Deal with the Devil  

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This page Deal with the Devil is part of the devil in popular culture series. Illustration: detail from Michael Pacher's panel painting The Devil Presenting St Augustine With The Book Of Vices

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Train wreck at Montparnasse (October 22, 1895) by Studio Lévy and Sons.
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Train wreck at Montparnasse (October 22, 1895) by Studio Lévy and Sons.

A deal with the Devil, pact with the Devil, or Faustian bargain is a cultural motif widespread wherever the Devil is vividly present, most familiar in the legend of Faust and the figure of Mephistopheles, but elemental to many Christian folktales. In the Aarne-Thompson typological catalogue, it lies in category AT 756B – "The devil's contract."

According to traditional Christian belief in witchcraft, the pact is between a person and Satan or any other demon (or demons); the person offers his or her soul in exchange for diabolical favours. Those favours vary by the tale, but tend to include youth, knowledge, wealth, or power. It was also believed that some persons made this type of pact just as a sign of recognising the Devil as their master, in exchange for nothing. Regardless, the bargain is a dangerous one, for the price of the Fiend's service is the wagerer's soul. The tale may have a moralizing end, with eternal damnation for the foolhardy venturer. Conversely it may have a comic twist, in which a wily peasant outwits the Devil, characteristically on a technical point. Among the credulous, any apparently superhuman achievement might be credited to a pact with the Devil, from the numerous European Devil's Bridges to the superb violin technique (now attributed in part to Marfan syndrome) of Niccolò Paganini.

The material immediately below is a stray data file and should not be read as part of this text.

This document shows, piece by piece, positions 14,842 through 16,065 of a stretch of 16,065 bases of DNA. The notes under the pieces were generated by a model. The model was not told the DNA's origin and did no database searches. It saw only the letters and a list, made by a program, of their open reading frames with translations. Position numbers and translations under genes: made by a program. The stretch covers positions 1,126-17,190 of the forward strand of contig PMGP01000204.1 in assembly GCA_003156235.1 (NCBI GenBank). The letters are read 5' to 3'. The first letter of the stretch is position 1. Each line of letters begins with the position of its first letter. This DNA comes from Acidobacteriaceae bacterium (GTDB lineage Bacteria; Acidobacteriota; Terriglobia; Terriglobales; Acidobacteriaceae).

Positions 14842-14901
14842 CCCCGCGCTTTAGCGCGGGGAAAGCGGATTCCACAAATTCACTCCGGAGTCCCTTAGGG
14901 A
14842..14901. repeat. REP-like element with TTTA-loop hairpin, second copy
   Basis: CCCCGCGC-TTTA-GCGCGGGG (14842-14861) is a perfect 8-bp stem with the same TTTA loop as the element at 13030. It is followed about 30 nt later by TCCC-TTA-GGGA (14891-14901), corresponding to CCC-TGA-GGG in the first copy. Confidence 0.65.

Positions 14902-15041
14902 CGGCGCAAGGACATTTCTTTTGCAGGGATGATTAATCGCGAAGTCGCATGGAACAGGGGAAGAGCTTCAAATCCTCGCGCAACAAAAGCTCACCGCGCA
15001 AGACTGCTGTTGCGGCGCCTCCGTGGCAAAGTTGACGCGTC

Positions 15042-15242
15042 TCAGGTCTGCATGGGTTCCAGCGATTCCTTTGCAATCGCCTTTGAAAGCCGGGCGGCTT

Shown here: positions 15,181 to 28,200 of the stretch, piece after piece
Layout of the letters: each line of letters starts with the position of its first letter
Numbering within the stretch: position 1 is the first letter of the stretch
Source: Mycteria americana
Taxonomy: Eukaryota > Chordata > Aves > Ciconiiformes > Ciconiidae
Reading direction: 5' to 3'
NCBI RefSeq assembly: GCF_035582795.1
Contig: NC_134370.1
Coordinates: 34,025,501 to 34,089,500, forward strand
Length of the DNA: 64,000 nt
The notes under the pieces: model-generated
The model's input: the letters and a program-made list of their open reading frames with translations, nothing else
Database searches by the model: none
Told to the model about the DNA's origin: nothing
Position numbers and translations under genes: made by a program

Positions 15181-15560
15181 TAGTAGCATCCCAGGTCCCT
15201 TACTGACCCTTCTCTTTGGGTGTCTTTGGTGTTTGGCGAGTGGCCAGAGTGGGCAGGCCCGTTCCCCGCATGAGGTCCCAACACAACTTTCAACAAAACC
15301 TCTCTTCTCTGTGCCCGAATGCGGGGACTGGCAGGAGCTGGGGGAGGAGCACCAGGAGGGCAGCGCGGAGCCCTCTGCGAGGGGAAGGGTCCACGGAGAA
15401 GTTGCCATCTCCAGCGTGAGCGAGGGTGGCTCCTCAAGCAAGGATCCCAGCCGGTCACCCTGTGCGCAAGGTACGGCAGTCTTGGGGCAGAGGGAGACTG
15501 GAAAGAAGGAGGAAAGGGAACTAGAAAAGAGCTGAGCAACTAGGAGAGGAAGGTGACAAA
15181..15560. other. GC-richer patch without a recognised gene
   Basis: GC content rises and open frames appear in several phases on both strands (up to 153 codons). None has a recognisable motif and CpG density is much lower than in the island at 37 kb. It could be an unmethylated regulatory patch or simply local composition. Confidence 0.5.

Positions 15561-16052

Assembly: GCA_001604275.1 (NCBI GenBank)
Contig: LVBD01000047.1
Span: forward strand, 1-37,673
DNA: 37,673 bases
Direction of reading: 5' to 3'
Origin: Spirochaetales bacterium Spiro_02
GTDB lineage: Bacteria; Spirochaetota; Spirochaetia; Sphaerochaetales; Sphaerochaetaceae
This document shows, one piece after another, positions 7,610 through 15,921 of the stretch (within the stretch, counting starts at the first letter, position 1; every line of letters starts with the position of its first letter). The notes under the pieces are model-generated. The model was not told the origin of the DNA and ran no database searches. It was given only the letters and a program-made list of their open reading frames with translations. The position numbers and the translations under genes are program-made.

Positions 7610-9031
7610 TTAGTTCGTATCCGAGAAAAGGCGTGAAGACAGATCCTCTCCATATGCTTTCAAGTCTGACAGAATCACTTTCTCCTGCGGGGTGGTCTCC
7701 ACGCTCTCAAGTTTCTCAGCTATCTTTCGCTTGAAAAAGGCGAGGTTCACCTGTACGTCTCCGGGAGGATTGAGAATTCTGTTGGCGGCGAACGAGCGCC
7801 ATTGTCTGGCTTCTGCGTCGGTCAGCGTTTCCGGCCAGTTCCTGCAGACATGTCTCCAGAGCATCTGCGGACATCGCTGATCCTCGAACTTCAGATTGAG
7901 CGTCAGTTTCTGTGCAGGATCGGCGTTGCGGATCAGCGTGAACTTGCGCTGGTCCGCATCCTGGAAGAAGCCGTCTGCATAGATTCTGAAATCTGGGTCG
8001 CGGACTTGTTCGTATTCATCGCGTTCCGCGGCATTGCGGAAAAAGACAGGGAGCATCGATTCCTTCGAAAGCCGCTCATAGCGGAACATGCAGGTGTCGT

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Unless indicated otherwise, the text in this article is either based on Wikipedia article "Deal with the Devil" or another language Wikipedia page thereof used under the terms of the GNU Free Documentation License; or on original research by Jahsonic and friends. See Art and Popular Culture's copyright notice.

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